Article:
Mallya was first granted a loan despite his company being declared a non-profiting asset.
New Delhi: In a bid to corner Congress ahead of the Budget session, BJP on Monday launched a fresh attack on it over the Vijay Mallya case, alleging the "corrupt hands" which helped him get bank loans belonged to the then Prime Minister Manmohan Singh and Finance Minister P Chidambaram.
The party quoted from purported letters written by businessman Mallya to Singh in which he sought his intervention and subsequent to which his now-defunct Kingfisher Airline received loans.
BJP spokesperson Sambit Patra asked Congress chief Sonia Gandhi and her deputy Rahul Gandhi to explain at whose behest the defaulting company got loans.
In a press conference, he dragged the Congress leadership into the row, alleging that the then Principal Secretary to Prime Minister Pulok Chatterjee would "snatch files" from Singh to take it to 10 Janpath, Sonia Gandhi's residence.
"The hands which pulled the strings to ensure that Mallya received loans are visible now. It belonged to Chidambaram and Singh.”
"Did the hands of 10 Janpath also pull the string? Sonia and Rahul Gandhi should come out in public to say at whose behest the loans were sanctioned to Kingfisher Airline," he said.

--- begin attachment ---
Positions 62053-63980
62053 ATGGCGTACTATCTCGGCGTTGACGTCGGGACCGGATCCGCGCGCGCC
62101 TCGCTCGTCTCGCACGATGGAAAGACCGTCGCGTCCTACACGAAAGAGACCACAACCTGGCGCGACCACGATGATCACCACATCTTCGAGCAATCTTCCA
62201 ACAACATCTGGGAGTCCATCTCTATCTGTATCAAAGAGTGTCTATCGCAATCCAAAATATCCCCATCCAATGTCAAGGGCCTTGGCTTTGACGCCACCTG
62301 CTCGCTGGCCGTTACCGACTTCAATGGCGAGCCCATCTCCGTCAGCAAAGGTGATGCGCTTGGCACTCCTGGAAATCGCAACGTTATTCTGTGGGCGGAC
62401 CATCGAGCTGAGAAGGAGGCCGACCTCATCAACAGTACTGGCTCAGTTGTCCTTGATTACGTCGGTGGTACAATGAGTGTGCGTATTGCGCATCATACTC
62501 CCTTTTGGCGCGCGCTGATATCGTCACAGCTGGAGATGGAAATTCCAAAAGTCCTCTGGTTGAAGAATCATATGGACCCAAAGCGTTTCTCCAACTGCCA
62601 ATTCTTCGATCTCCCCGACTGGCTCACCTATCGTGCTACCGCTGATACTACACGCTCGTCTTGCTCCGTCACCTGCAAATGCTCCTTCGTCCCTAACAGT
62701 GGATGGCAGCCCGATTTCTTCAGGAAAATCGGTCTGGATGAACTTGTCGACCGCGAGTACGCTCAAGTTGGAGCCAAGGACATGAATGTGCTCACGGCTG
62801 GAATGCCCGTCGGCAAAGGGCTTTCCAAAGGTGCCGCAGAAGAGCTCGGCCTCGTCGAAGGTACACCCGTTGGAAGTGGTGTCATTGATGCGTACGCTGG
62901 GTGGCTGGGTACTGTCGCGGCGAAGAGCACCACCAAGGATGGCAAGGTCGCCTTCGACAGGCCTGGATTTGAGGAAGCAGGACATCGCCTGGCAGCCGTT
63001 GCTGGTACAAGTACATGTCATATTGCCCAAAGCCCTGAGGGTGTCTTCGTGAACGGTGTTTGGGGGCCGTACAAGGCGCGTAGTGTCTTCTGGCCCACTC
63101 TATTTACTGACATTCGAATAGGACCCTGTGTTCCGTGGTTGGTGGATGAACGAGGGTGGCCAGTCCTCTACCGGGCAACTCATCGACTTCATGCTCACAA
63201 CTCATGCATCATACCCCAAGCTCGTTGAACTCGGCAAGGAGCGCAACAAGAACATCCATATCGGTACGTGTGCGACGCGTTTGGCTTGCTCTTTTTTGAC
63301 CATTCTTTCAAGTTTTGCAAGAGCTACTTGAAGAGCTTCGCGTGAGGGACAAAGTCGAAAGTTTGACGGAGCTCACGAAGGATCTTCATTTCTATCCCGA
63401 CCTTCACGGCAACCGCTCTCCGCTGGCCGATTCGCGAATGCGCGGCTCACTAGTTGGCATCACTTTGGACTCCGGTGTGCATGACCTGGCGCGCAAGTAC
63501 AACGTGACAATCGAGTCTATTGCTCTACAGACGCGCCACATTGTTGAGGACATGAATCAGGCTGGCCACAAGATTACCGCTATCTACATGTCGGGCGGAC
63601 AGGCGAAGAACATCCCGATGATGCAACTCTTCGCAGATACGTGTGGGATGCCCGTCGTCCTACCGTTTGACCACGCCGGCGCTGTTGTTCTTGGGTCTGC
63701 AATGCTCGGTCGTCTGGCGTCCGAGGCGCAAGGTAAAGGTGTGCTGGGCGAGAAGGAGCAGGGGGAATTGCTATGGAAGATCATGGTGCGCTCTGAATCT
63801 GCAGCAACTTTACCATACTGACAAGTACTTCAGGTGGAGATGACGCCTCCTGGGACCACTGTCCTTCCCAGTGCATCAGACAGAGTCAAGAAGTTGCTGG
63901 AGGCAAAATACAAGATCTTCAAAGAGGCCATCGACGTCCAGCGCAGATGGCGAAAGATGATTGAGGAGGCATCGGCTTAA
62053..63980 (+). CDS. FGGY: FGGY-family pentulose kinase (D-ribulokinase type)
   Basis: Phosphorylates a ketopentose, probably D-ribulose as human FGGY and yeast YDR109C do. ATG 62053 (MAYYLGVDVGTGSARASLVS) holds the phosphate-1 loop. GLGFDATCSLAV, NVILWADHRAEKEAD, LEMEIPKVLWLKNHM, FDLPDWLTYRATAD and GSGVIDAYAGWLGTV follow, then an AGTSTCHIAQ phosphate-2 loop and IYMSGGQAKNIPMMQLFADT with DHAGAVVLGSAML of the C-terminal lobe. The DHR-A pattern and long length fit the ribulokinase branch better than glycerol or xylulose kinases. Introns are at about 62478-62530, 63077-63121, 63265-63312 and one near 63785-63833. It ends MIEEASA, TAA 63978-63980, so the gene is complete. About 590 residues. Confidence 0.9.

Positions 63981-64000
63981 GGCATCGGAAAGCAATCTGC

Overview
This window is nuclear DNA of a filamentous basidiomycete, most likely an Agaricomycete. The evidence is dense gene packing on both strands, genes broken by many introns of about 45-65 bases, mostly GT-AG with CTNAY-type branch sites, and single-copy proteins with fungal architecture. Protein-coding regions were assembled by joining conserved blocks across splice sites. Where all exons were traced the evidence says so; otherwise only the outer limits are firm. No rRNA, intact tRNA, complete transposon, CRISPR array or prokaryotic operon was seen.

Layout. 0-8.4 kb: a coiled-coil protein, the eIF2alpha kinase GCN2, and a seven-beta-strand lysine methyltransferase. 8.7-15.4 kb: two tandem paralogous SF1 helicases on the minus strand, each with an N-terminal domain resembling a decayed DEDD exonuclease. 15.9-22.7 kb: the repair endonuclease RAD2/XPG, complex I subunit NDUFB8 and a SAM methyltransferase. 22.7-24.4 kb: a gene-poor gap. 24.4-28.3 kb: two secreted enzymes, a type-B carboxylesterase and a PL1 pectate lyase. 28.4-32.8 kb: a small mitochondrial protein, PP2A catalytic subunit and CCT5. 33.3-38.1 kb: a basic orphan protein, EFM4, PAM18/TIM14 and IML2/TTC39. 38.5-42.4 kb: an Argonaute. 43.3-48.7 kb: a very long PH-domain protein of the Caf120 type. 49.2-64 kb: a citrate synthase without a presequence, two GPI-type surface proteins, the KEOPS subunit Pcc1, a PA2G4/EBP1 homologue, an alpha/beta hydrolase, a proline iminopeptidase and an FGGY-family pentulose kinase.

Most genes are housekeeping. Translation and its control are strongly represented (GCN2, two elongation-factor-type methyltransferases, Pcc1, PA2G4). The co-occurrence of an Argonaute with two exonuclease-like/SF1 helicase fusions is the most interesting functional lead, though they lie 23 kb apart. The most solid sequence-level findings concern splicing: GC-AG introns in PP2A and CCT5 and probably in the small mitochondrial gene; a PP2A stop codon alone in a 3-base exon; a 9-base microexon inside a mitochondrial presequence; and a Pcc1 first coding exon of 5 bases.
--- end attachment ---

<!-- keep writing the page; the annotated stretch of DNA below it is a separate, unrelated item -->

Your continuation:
"It was after one such letter Mallya had written to Singh on November 14, 2011 that the Prime Minister told the media that 'we have to find ways to get Kingfisher out of trouble'," Patra said.
In another letter, he sought Singh's intervention to get funds from banks released immediately, the BJP leader claimed. In one of the letters, Mallya said he was very "relieved" and "pleased", apparently referring to developments in the interim, according to Patra.
A top PMO official had spoken to ministries concerned following his letter to Singh and Mallya had mentioned it, he said.
Patra cited another letter the absconding liquor baron allegedly wrote to Chidambaram in March 2013, seeking his intervention to get NOC from the SBI, which headed the consortium of banks which had given unrecovered loans to the airline, and its subsidiaries as his liquor company was in talks with Diageo for a deal.
Asked about Mallya's defence, Patra said they will not listen to a defaulter and he should come back if he wanted to be heard.